In terms of diversity and educational reform, Gardner’s theories are widely accepted as offering a plausible set of solutions to ease the current achievement crisis in all areas, although most notably in “tested" areas such as mathematics and language, which an educational focus addressed later and researched by Barnard and Olivarez (2007). Contemporary thought, at least in the last decade, has granted some increasing favor to the theory of multiple intelligences as being uniquely situated to deliver more options to diverse student populations as is evidenced in Eisner’s (2004) statement that Gardner’s theory “recognizes that intelligences develop within contexts in which different modes of thinking have different currency values. To paraphrase Plato, what is honored in a culture will be promoted there; in other words, the kind of intelligence a culture prizes influences its development" (p. 32). In this recognition, many scholars have suggested that the value-based emphasis on certain types of intelligence needs to be rethought in order to best address the needs of a diverse population of students. Furthermore, it should be noted that diversity in the modern context is not racial or ethnic solely; it is a nuanced blend of distinct social, religious, economic, geographic, and other mitigating factors that delineate lines across the many cultural groups that define our concept of diversity and can also encompass issues of disability, for instance, which can pose significant challenges to educators as they seek workable teaching solutions to meet diverse cultural and ability-related needs as noted by Rettig (2005) in an assessment of how disabled students might benefit even more than other students by such a non-traditional approach to recognizing intelligence-related strengths in guiding study.

“Teaching and learning in Western higher educational institutions still privilege certain ways of knowing and focus on a narrow view of the intellect—and do not always allow for socio-cultural differences" (Barrington, 2004 p. 422) and this an issue that Gardner and other scholars address critically in their suggestions about future educational reform. Gardner (1993) makes the suggestion that schools often overlook “cultural variations in cognitive competence" (p. 10) which is an issue that is addressed by Barnard and Olivarez (2007) in their qualitative assessment of what types of intelligences educational systems value over others and how students create their own concepts of their actual intelligence (in the form of an estimated IQ score) based on these explicit and implicit values on various intelligences. For the sake of focus, this study only correlated data based on the areas of mathematical-logical intelligences and those related to language and linguistics. Interestingly, among other valuable (but unrelated in the context of this review) results, the college-aged students in this study who reported they likely had the lowest IQs and did not express general satisfaction with their own intelligence were those who did not associate themselves with intelligence in the two identified areas. The conclusions of the study then suggests that schools place more emphasis on these two types of intelligence almost exclusively and students who do not fit within this paradigm suffer from a “self-fulfilling prophesy" in terms of achievement as they feel they are unintelligent (Barnard & Olivarez, 2007). The actual IQ scores of the students who did not feel they were sufficiently intelligent did not match their perception of being unintelligent by any means in some cases, were higher IQs than those who professed to have both high intelligence in one or both of the stated areas and a high IQ in general (Bernard & Olivarez, 2007). This signals the exact type of problem Gardner seeks to address in his critique of some educational practices that do not place sufficient emphasis on the other six forms of intelligence. This study also implies that this omission in curriculum and stated and unstated intelligence-related values is doing great harm to the self-perception of students who are not aligned with such an educational value system, especially as they begin to feel they are actually not at all intelligent. While the study design is weak in some of its questions as they are far too broad and subjective, it is nonetheless a reveal counter-opinion to those who state repeatedly that there is little evidence of an empirical nature pointing to the value of multiple intelligences-based curriculum arrangements and ideologies.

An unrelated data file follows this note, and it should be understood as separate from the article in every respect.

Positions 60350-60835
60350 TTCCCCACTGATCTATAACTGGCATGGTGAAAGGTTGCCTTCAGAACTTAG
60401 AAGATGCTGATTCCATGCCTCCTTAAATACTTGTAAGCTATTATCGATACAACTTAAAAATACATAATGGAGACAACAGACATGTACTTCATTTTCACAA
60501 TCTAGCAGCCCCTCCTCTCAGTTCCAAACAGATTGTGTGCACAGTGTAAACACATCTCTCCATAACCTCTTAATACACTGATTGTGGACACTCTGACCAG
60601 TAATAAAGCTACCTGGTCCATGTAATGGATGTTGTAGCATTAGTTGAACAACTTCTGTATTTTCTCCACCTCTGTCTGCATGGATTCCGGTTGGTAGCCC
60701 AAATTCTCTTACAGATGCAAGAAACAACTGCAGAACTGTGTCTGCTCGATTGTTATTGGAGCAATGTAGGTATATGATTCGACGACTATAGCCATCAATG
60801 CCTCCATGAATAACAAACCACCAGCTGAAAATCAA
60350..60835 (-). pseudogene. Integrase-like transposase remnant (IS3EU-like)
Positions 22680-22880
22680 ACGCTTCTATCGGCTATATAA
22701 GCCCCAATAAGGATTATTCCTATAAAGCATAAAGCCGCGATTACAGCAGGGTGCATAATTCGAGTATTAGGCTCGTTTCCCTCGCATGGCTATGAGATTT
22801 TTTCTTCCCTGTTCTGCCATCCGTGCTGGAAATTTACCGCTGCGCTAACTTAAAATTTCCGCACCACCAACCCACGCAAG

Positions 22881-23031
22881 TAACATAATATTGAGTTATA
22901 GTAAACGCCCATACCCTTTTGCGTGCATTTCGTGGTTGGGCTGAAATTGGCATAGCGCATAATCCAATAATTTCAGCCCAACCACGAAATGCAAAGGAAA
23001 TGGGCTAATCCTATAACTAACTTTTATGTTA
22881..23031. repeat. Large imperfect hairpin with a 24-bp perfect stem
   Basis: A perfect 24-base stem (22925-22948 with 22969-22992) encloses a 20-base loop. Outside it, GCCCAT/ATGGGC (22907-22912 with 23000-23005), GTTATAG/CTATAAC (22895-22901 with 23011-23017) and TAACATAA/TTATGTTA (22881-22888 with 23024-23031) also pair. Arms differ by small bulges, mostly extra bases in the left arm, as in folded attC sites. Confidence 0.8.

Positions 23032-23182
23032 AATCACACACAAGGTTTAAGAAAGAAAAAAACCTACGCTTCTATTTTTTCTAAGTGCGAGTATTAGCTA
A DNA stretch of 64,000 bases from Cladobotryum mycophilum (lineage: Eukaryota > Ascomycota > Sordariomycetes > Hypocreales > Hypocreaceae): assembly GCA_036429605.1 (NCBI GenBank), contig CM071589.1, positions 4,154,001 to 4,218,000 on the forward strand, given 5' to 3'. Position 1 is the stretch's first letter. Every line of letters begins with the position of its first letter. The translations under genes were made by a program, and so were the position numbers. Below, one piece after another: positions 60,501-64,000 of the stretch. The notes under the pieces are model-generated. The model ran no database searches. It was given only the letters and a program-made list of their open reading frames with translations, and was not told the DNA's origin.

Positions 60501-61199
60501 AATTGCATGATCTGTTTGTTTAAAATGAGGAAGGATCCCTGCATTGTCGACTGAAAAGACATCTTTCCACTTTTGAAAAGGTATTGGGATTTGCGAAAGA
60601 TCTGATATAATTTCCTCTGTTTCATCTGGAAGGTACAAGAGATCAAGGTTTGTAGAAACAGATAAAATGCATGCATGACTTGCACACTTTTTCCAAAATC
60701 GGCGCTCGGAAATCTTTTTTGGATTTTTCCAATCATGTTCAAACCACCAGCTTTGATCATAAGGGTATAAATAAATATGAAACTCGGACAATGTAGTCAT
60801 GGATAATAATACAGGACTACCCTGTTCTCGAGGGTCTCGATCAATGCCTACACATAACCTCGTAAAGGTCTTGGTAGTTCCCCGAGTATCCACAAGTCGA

Gardner further explores the “damage" done by traditional educational systems in their significant valuation of some forms of intelligence over others by presenting a non-Western case of young Japanese violin players. In his discussion of specific intelligences, Gardner (1993) takes what he terms as a “cultural perspective" and suggests that intelligence and areas of aptitude are found in all cultures, historical and present, and represent the truth there is inherent diversity in people who comprise these cultures although due to such existing cultural influences, some aptitudes are valued more highly than others, which creates educational paradigms that then stress these determined areas of “specialization." For instance, in cultures that value technological and scientific progress in a broader cultural sense one can expect to see a resulting focus on these elements within the culture’s educational system with standards aligned to meet goals of proficiency in these areas. He uses multiple case studies and examples to highlight this issue from across cultures. For instance, Gardner (1993) uses an effective example to illustrate a difference in learning processes by using the violin players of the Suzuki school who are taught from an early age to “become" a prodigy rather than to naturally be inclined to this distinction and to develop as such. In his description of the careful coaching that begins in early childhood and through the carefully constructed manner in which children are meant to understand music as replication versus creation, many aspects of educational weaknesses are exposed. In the case of the Suzuki children, he states, “problematically, children receive the impression that the important thing in music is to replicate a sound as it has been heard and not to attempt to change it any way; no wonder that few, if any, Suzuki-trained children display any inclination toward composing" (p. 378). This is what Gardner (1993) terms as a “mimetic form of learning" (p. 378) and that is not simply an unsettling educational issue for distant Japanese schoolchildren, but that is also readily apparent in our own educational systems. This particular case study or example could easily be expanded in future research to include a discussion of the same population of young violin players and their self-perceptions about their level of intelligence and eventually, whether or not these perceptions were fully realized as self-fulfilling prophesies.